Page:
Cloud-based enterprise collaboration company Huddle has won plaudits from customers including the Care Quality Commission, the Crown Prosecution Service, and the Civil Aviation Authority.
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Jonathan Howell, chief technology officer (CTO) at Huddle, said: “There was recently a big fad for social media in the enterprise, looking to replace what Twitter does. The excitement for that has dropped off recently. It's now more about tools to increase productivity."
Howell explains the company's technology as “a cloud-based content collaboration platform. The application allows you to store the version history of a document. It supplies an audit trail and enables the management of permissions across different teams."
It deploys a workspace model. People are invited to join a workspace, and they share documents with it.
“The starting point is often that an organisation wants to improve the ways that it works with people outside the firewall. Email is not a good tool for that. It is not secure or controlled to be sending out large email attachments. It is not good for collaborating creatively on a document.
“Then they look to use it internally as well, often replacing SharePoint."
The company has enjoyed success in the public sector, according to Howell, because government IT is often fragmented. Central government has to engage across different departments and with external agencies. Local government works with external organisations who do not compete with each other.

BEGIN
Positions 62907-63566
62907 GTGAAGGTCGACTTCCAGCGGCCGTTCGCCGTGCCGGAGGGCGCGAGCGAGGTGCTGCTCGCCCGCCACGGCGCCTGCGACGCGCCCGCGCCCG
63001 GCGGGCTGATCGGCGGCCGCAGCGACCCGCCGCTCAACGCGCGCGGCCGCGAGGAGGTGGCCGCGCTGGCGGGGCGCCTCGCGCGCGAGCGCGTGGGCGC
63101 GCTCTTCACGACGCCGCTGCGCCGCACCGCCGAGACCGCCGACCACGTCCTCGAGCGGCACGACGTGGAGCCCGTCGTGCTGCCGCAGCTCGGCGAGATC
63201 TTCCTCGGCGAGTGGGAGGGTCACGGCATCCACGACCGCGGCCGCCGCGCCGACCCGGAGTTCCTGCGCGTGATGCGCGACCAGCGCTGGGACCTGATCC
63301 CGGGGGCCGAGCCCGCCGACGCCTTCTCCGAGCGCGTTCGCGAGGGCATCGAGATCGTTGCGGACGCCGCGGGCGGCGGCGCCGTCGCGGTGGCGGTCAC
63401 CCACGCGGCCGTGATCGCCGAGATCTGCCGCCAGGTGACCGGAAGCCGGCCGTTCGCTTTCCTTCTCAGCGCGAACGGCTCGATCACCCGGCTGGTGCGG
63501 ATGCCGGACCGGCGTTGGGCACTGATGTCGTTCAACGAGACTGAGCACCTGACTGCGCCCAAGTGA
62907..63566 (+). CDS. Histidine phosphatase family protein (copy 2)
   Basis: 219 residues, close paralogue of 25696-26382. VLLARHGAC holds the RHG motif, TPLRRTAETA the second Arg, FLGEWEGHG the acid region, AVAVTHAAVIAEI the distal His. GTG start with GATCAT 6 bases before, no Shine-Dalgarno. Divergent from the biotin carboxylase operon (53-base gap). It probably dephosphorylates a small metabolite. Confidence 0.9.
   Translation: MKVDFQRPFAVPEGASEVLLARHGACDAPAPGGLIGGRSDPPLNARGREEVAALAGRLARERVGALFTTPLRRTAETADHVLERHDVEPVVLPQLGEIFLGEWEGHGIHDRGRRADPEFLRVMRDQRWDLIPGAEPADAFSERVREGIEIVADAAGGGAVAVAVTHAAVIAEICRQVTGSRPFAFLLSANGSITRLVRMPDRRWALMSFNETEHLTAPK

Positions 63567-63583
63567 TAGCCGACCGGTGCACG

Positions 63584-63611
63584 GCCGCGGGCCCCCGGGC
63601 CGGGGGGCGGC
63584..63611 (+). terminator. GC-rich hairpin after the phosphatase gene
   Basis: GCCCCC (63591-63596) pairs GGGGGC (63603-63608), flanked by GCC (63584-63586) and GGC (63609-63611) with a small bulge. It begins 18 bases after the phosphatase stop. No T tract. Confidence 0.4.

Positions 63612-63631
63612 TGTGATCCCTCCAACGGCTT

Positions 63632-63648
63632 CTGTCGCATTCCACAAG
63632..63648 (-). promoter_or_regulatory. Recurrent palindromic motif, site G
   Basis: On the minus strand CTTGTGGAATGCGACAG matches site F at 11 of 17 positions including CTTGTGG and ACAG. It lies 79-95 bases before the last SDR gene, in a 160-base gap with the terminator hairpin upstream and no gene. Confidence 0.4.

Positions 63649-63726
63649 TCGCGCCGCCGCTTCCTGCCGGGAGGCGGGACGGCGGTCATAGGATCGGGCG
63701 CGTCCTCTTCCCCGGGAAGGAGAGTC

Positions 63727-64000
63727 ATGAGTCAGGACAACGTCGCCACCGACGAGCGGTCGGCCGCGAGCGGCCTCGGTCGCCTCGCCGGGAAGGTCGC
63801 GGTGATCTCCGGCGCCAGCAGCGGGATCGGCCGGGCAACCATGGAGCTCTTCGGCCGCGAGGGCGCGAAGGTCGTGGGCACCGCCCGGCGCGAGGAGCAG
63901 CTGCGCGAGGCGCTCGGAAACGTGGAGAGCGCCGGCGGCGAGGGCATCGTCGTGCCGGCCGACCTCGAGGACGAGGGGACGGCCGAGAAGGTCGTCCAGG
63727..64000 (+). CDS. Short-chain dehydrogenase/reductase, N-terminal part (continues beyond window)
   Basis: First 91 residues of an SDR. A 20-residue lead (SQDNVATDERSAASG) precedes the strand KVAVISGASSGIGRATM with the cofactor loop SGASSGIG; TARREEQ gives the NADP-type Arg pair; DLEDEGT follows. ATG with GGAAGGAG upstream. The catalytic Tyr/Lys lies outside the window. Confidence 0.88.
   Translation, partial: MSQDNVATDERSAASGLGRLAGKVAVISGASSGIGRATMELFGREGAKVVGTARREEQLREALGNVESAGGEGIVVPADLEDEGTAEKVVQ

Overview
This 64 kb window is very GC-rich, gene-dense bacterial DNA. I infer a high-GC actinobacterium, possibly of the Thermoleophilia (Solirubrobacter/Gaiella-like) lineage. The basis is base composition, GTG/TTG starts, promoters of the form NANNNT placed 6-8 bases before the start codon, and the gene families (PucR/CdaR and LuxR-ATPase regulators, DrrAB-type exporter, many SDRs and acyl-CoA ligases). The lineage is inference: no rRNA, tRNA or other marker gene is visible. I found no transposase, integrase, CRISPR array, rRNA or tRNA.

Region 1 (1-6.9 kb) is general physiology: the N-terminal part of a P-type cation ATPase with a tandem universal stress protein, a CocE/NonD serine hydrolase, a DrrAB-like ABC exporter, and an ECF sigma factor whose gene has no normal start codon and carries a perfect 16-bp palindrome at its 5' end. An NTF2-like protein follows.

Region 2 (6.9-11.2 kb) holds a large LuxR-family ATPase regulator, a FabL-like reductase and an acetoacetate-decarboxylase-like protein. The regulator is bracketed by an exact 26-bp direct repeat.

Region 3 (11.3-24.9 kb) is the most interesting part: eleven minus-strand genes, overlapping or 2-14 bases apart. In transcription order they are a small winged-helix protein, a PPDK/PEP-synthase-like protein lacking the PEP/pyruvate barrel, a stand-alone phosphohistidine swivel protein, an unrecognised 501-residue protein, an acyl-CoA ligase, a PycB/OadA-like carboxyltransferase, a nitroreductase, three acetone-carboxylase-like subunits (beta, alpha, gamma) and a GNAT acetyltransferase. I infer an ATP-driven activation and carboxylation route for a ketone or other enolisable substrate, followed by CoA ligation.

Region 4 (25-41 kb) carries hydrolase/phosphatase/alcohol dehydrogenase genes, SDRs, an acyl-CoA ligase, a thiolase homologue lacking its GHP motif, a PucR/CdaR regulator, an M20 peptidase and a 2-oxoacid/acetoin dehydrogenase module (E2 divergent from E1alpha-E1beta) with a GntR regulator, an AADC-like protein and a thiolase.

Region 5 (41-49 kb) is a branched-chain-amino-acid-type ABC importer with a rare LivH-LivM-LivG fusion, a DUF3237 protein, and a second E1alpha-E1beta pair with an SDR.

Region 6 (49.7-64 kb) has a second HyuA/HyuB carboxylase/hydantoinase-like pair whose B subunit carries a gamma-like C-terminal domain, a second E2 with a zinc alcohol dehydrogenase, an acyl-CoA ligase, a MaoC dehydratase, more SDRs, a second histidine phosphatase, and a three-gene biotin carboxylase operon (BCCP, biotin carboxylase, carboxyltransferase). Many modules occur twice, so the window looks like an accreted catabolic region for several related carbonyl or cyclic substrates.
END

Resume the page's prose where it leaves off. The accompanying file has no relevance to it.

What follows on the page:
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Its security features have played a part in its public sector success, he adds. “Often the only way to get a document securely from one government department to another is to burn it onto a CD and walk across Whitehall. And that's not perfectly secure."
Pukul Rana, digital strategy advisor, Commonwealth Secretariat says of the software: “Huddle is integral to what we do and forms a distinct part of our online proposition. This in turn has helped us to take a step closer to our strategic vision of a better connected Commonwealth. It has increased productivity and efficiency in the organisation and helped to create a much-needed shift towards working online.”
The software deploys a recommendation engine, like Amazon or Spotify. And so it pushes the top 20 documents you are recommended to read, as determined by the collective discussion and activity in your workspace, to a device like a smartphone or a tablet.
Howell says this is especially useful when commuting since even if you are out of signal or offline, you can still collaborate in that dead time. You can authorise, comment on or amend documents which will then sync when you are back online.
The company has filed for a patent on its recommendation engine, which is trained on enterprise collaboration activity and content, not books or music.
In comparison with traditional document management systems, says Howell, Huddle “is more about the creation and distribution of content than archiving for the future. It is where work gets done rather than where documents go to die."
He maintains that it also belongs to the same generation as other social media.
“Facebook is a prime example of how you can interact with people in your network with great software. Any then you come to work and you find nothing like that."
The company is active in other sectors too, such as manufacturing, financial services and marketing.
It is also a UK export, primarily to the United States. It has secured contracts with In-Q-Tel, the venture capital arm of the CIA, to develop a FISMA-certified instance of Huddle for the US government, starting with the Department of Homeland Security Science and Technology Directorate and the National Geospatial-Intelligence Agency.